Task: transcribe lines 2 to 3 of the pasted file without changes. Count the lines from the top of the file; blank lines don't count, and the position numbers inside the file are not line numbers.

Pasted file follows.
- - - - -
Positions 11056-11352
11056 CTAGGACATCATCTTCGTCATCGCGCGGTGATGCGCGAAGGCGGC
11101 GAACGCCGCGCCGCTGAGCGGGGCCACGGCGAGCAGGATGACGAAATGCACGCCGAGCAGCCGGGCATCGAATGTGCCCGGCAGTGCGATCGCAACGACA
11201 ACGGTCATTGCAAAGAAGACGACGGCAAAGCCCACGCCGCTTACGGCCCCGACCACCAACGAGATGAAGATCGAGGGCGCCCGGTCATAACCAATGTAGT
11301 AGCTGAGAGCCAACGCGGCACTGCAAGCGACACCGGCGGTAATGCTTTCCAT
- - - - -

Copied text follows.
11056 CTAGGACATCATCTTCGTCATCGCGCGGTGATGCGCGAAGGCGGC
11101 GAACGCCGCGCCGCTGAGCGGGGCCACGGCGAGCAGGATGACGAAATGCACGCCGAGCAGCCGGGCATCGAATGTGCCCGGCAGTGCGATCGCAACGACA